28 September 2010

Musings on being chic

I have been thinking a lot lately about what it is to be chic. I should first of all try to clarify what I mean by chic, as you can interpret this word in many different ways. What I'm getting at, for want of a better expression, is that 'je ne sais quoi' that some people possess. It isn't present because of what they're wearing, although that certainly contributes to it, I think its something that you either have or don't have... something innate. I'm not sure you can even really quantify or define what makes someone chic but its easy to identify it visually and for me the person that most embodies what I'm trying to get at here is Sofia Coppola. In a simple shirt and jeans, wearing little make up she exudes chic. Another person that springs to mind is Audrey Hepburn, and not neccessarily in Breakfast at Tiffany's, but in photos I've seen of her she had such an inner radiance that shines out, and I think her style trancends time.

I've noticed over the years that regardless of my outfit, the makeup I've applied or the way I've styled my hair - there is always something lacking. I'm not trying to be negative here and I'm in no way looking for compliments or reassurance, I'm just being honest. The thing that sparked off this train of thought was observing a woman dressed in black cigarette pants, black ballet flats, a trench, leopard scarf and tan handbag. The elements were chic, but the whole ensemble seemed to me to be almost a caricature of chicness. She looked as if she had copied all the advice from a style guide imploring you to 'buy these and you will look chic' (I hope this doesn't come across as judgemental as I actually own a number of books like these and have made this mistake myself). I think I was just a little surprised to observe someone wearing such typically chic clothes but not actually looking chic. I think I always thought that if only I had the right clothes, that magic combination of items, that I would instantly look 'perfect'. I also naively thought that I could replicate a look I saw on someone else if I owned the same pieces, but you could put two people in the exact same outfit and it would work on one person and not on the other.

In some ways it is quite freeing to realise that maybe its something you either have or don't have, that maybe I have been striving for something which will never be attainable? Or maybe its to do with confidence and attitude, feeling at ease, being comfortable in your own skin?

I'm not sure that I'm making myself clear here, but the point that I'm trying to make was summed up so much more eloquently in this blog post if you're interested in reading. I'm pretty sure everyone has their own version of what chic means to them, I'd be very interested to hear whether you agree that being chic is something innate that you are born with - or if you think it can be achieved through your external appearance ie. clothes etc?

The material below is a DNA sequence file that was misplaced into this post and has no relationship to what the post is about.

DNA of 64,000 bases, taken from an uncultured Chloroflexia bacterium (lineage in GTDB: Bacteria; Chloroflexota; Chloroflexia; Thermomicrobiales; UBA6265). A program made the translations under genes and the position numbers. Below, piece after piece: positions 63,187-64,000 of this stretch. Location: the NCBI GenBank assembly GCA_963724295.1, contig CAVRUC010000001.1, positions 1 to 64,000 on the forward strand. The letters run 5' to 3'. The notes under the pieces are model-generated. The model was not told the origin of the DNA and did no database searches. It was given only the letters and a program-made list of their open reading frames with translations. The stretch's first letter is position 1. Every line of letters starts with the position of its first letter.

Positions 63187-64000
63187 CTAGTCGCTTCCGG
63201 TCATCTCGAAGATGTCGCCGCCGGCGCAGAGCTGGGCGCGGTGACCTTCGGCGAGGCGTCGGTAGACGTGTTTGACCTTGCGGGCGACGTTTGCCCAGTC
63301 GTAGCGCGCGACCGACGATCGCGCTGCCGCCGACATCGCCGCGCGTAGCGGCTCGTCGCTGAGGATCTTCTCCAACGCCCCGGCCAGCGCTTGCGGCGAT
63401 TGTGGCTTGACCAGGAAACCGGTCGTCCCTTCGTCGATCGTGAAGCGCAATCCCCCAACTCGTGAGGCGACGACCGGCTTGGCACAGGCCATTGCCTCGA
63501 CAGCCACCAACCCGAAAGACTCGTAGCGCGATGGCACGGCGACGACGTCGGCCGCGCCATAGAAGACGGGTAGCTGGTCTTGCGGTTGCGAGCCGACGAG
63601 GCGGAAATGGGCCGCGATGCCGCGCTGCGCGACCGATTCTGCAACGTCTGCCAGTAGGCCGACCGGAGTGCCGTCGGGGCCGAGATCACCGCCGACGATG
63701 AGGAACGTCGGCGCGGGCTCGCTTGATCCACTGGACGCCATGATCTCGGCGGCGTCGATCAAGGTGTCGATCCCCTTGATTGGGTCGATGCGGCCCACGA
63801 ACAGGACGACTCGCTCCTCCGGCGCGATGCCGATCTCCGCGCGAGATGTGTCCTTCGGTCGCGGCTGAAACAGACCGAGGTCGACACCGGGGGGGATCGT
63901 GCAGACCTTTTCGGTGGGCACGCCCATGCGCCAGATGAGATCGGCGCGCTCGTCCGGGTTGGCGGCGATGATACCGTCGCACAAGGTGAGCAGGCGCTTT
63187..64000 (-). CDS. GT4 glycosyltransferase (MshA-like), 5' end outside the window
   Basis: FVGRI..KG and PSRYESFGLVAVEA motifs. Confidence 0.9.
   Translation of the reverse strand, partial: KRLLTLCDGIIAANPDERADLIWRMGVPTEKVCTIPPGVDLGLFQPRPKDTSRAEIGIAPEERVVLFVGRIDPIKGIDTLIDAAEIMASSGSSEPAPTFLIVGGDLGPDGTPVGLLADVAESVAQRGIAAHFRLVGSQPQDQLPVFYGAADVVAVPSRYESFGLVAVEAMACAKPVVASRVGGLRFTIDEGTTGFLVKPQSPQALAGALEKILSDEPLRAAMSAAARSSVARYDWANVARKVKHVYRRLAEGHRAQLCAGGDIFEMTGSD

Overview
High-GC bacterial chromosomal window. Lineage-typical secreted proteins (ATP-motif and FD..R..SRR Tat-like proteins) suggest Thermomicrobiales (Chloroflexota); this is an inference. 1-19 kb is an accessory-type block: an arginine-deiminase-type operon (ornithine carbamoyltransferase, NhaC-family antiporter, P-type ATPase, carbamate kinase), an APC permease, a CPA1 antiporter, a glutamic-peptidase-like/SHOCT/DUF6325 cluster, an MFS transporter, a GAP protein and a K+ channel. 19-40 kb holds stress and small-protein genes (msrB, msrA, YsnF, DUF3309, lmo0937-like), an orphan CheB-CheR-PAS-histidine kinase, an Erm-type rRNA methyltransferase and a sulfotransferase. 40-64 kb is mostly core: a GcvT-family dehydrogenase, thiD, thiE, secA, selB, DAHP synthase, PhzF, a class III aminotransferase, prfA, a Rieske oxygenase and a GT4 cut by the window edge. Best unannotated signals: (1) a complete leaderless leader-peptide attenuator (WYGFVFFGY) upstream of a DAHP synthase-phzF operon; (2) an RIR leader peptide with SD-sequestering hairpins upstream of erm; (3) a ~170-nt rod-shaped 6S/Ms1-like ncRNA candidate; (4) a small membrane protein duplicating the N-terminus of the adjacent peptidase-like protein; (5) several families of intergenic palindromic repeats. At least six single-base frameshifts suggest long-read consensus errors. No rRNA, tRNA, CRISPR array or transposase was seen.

1. I think the true chic is innate, it's a mixture of internal and external things. For ex: Even though they both wear similiar pieces, esp. when it comes to Balmain, there's that je ne sais quoi that makes Emmanuelle Alt chic in it over Barbara Martelo.

    I don't think I'm always so successful in pulling off the true chic. I don't have a chic face or chic hair. I may have chic clothes, but I can't fight against what I was born with. So when my hair is cooperating and I have on a pair of big sunglasses I feel more chic.

  2. After several years of "building a perfect wardrobe" I came to the same conclusion. I was always so keen to get the items defined as chic - like a pencil skirt, a white shirt. But they did not seem to work. It's always something in hair or poise or even stature of other women, which actually make these clothes chic. And though most probably people are either born with this inner thing or not, I think it stems greatly from self-confidence.
    All this said I'm still sure the minimalist wardrobe is a way to approach the ideal. But in finding true style hairstyle, not clothes, probably is a number one priority. As my mom always says even the simplest dress will look great when you have great hair and shoes.

  3. I think it's obvious when someone wears their clothes convincingly - they really feel what they're wearing, whatever it may be. That kind of confidence is chic to me. I feel that it's attainable through experience - trying stuff that inspires you, learning what works, making peace with what doesn't. Maybe some people arrive at it faster than others.

  4. I agree with spockcookbook and lin - chicness definitely comes from self confidence above and beyond apparel, hair and makeup. It's about wearing what you love, choosing pieces that fits well on your body and what makes you feel good despite of what the trends tell you.

    A lot of blogs I read emphasize on understated clothes to be a key aspect of chicness but I don't agree. I think you can end up with a cookie cutter style if everyone wears clothes like Sofia Coppola in an attempt to achieve a chic look. I've seen women wear loud clothes with patterns and cuts I wouldn't touch with a ten foot poll and they look amazingly chic.

    It's all about psychology - if your choices centers on achieving a "je ne sais quoi", you will hardly attain it.

    By the way, I looked at the pics of you in your other posts and i think you already look very chic. Especially the photo of you pouring tea above the photo of Carey Mulligan.